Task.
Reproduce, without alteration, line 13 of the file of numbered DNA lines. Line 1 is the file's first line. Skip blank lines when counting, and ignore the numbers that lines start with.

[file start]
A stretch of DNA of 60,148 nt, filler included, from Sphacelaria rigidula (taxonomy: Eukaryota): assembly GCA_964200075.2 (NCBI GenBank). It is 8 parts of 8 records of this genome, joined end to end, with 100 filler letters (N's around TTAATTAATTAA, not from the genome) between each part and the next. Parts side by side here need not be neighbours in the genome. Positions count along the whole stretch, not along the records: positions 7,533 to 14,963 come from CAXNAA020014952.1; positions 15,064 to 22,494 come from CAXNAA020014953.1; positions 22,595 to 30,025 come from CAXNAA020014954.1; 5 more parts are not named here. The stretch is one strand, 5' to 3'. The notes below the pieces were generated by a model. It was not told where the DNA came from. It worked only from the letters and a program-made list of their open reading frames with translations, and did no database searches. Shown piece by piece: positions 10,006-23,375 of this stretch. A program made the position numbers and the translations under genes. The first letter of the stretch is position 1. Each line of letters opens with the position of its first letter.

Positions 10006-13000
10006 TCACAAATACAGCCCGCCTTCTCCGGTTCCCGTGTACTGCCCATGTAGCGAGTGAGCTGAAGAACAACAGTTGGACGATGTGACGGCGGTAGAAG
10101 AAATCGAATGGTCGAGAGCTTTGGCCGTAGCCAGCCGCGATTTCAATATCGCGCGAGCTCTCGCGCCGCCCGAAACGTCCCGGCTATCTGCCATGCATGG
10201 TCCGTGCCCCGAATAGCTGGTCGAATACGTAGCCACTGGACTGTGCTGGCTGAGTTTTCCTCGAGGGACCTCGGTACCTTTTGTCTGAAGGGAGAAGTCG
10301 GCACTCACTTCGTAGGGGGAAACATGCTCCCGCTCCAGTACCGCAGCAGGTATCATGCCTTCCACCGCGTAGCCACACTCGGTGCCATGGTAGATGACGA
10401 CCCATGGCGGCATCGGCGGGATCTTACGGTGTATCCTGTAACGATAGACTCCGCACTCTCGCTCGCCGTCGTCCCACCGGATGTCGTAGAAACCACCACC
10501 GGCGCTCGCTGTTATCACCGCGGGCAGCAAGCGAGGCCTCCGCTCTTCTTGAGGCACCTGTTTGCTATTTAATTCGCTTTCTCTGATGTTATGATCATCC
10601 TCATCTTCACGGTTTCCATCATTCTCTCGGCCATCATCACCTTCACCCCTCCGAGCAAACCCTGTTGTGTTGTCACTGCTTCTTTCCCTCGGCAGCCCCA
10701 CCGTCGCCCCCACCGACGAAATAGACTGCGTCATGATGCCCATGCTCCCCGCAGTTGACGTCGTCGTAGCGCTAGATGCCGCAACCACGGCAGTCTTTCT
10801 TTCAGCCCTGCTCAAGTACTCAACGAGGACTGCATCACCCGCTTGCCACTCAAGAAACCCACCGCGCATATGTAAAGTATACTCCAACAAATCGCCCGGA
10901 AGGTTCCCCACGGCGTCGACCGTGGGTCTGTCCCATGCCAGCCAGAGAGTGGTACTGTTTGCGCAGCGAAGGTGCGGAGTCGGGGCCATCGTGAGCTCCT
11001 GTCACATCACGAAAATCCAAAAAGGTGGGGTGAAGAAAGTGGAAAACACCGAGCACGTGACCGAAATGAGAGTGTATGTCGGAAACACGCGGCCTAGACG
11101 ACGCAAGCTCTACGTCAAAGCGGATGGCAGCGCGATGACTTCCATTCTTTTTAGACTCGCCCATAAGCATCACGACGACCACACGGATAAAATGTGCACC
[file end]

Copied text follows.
11001 GTCACATCACGAAAATCCAAAAAGGTGGGGTGAAGAAAGTGGAAAACACCGAGCACGTGACCGAAATGAGAGTGTATGTCGGAAACACGCGGCCTAGACG